Dharma Maṅgal, Precolonial Bengal
Dharma Maṅgal are long, narrative Bengali poems that explain and justify the worship of Lord Dharma as the eternal, formless, and supreme god. Surviving texts were written between the mid-seventeenth and the mid-eighteenth centuries. By examining the plots of Dharma Maṅgal, I hope to describe features of a precolonial Bengali warriors” culture. I argue that Dharma Maṅgal texts describe the career of a hero and raja, and that their narratives seem to be designed both to inculcate a version of warrior culture in Bengal, and to contain it by requiring self-sacrifice in both battle and “truth ordeals.”l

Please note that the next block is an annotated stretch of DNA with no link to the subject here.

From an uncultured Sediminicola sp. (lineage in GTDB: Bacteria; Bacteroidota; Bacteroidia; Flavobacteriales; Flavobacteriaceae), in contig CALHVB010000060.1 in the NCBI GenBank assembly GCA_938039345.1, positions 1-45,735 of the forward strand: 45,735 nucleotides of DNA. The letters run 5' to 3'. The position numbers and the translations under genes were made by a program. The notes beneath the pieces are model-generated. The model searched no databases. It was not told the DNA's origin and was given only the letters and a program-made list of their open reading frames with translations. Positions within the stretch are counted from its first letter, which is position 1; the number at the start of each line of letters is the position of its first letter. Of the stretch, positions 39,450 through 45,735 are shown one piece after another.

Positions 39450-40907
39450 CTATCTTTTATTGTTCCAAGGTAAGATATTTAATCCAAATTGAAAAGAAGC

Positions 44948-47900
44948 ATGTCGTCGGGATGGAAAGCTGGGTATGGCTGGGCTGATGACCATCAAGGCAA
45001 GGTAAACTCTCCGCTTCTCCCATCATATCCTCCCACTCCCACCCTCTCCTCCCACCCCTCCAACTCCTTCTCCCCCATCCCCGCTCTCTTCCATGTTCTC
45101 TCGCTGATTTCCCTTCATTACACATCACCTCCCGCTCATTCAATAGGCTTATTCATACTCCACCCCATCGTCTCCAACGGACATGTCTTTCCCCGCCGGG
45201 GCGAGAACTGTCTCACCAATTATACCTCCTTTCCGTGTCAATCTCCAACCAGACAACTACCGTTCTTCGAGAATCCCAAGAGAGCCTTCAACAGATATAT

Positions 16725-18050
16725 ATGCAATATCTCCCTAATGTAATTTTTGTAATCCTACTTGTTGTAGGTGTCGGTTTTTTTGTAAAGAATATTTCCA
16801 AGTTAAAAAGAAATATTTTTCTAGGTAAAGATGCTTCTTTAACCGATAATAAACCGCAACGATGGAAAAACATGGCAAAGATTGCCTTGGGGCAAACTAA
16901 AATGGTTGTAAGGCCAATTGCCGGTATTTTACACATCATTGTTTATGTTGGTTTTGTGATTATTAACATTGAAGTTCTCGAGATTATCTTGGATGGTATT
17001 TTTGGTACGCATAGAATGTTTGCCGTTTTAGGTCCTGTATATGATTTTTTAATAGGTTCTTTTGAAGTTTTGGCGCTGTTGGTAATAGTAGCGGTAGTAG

Required Publisher's Statement
This chapter was published in Ralph W. Nicholas, Rites of Spring: Gajan in Village Bengal (New Delhi: Chronicle Books, 2008). It is reproduced with the permission of the book author and publisher.
Curley, David, "Battle and Self-Sacrifice in a Bengali Warrior’s Epic: Lausen’s Quest to be a Raja in Dharma Maṅgal, Chapter Six of Rites of Spring by Ralph Nicholas" (2008). Global Humanities and Religion. 7.
Subjects - Topical (LCSH)
Bengali poetry--Criticism and interpretation--18th century
David Curley's bibliography for his chapter in Rites of Spring